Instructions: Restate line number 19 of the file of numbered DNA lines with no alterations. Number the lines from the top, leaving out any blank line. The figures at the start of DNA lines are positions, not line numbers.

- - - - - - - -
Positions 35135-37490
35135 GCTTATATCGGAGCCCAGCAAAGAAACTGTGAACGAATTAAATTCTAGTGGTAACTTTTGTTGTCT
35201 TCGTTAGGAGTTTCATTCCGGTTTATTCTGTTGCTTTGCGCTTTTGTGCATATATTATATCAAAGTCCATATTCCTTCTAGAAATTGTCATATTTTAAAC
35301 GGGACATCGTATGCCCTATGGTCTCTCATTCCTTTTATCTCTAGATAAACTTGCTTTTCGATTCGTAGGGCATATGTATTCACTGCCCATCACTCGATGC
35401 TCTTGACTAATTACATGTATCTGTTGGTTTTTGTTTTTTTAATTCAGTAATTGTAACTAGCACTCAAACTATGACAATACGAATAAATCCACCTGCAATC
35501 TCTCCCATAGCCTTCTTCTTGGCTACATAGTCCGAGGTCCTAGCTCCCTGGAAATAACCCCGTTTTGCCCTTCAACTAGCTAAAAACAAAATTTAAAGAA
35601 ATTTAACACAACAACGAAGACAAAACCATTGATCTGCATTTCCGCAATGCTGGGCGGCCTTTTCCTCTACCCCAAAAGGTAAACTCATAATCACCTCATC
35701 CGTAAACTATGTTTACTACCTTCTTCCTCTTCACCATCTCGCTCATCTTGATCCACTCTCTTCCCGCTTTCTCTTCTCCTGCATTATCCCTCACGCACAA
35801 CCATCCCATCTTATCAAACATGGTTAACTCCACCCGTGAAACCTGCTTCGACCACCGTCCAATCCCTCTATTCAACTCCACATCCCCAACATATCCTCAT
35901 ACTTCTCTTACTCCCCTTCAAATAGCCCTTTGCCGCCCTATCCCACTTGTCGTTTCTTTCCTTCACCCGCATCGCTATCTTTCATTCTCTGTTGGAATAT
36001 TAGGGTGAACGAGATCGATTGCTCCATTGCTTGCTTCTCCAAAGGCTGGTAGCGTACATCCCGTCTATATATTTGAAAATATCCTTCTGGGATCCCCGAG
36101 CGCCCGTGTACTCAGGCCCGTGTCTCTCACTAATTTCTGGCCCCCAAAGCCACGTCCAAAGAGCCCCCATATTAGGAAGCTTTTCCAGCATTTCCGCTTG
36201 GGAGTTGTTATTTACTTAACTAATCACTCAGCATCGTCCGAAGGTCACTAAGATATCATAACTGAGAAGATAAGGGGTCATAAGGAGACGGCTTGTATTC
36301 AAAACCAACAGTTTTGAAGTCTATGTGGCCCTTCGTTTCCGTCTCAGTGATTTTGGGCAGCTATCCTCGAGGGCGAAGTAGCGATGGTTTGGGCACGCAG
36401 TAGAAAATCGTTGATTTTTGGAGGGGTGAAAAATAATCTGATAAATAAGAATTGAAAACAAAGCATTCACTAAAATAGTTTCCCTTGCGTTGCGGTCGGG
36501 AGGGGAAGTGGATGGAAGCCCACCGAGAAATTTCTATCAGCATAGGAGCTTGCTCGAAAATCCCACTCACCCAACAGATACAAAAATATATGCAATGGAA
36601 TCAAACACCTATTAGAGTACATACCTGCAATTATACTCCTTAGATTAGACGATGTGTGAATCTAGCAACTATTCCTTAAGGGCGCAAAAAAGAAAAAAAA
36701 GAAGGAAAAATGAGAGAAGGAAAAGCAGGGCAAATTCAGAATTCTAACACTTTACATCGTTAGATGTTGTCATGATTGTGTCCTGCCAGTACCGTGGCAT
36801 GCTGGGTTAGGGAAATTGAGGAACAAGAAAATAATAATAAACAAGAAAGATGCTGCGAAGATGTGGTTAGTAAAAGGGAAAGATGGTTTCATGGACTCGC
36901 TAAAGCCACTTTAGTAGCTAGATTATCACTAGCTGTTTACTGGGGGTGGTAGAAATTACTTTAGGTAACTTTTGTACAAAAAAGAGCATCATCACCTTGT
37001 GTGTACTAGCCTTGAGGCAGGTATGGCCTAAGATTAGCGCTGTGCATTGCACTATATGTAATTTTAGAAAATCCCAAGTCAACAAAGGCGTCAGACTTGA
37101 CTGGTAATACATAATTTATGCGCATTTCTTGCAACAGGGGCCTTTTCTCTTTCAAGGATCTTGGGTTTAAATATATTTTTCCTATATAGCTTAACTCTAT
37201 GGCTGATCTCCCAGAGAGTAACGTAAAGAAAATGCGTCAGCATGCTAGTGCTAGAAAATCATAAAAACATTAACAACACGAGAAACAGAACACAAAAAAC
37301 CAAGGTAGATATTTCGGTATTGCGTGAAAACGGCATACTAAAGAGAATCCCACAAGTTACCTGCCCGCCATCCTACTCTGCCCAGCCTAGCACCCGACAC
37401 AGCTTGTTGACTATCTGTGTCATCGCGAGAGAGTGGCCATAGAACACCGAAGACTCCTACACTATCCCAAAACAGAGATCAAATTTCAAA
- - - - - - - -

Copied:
36801 GCTGGGTTAGGGAAATTGAGGAACAAGAAAATAATAATAAACAAGAAAGATGCTGCGAAGATGTGGTTAGTAAAAGGGAAAGATGGTTTCATGGACTCGC